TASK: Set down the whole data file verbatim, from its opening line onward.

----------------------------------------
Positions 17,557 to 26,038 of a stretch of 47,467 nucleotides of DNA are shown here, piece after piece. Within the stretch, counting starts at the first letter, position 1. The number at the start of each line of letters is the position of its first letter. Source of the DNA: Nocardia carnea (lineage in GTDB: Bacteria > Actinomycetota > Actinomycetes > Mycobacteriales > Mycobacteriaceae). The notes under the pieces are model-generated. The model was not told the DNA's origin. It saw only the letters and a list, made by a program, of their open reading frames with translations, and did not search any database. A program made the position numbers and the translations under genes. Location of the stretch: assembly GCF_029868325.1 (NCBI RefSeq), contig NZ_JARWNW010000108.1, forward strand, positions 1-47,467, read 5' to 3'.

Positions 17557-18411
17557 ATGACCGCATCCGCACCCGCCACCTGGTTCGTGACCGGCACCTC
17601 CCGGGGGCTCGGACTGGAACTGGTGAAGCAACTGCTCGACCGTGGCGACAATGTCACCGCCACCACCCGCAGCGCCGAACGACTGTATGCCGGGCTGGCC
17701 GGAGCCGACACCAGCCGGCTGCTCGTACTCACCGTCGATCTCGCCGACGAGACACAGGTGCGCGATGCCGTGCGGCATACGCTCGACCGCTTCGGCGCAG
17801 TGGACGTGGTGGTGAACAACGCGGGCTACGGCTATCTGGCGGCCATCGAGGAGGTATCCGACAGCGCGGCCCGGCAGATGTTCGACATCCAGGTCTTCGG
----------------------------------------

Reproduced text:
Positions 17,557 to 26,038 of a stretch of 47,467 nucleotides of DNA are shown here, piece after piece. Within the stretch, counting starts at the first letter, position 1. The number at the start of each line of letters is the position of its first letter. Source of the DNA: Nocardia carnea (lineage in GTDB: Bacteria > Actinomycetota > Actinomycetes > Mycobacteriales > Mycobacteriaceae). The notes under the pieces are model-generated. The model was not told the DNA's origin. It saw only the letters and a list, made by a program, of their open reading frames with translations, and did not search any database. A program made the position numbers and the translations under genes. Location of the stretch: assembly GCF_029868325.1 (NCBI RefSeq), contig NZ_JARWNW010000108.1, forward strand, positions 1-47,467, read 5' to 3'.

Positions 17557-18411
17557 ATGACCGCATCCGCACCCGCCACCTGGTTCGTGACCGGCACCTC
17601 CCGGGGGCTCGGACTGGAACTGGTGAAGCAACTGCTCGACCGTGGCGACAATGTCACCGCCACCACCCGCAGCGCCGAACGACTGTATGCCGGGCTGGCC
17701 GGAGCCGACACCAGCCGGCTGCTCGTACTCACCGTCGATCTCGCCGACGAGACACAGGTGCGCGATGCCGTGCGGCATACGCTCGACCGCTTCGGCGCAG
17801 TGGACGTGGTGGTGAACAACGCGGGCTACGGCTATCTGGCGGCCATCGAGGAGGTATCCGACAGCGCGGCCCGGCAGATGTTCGACATCCAGGTCTTCGG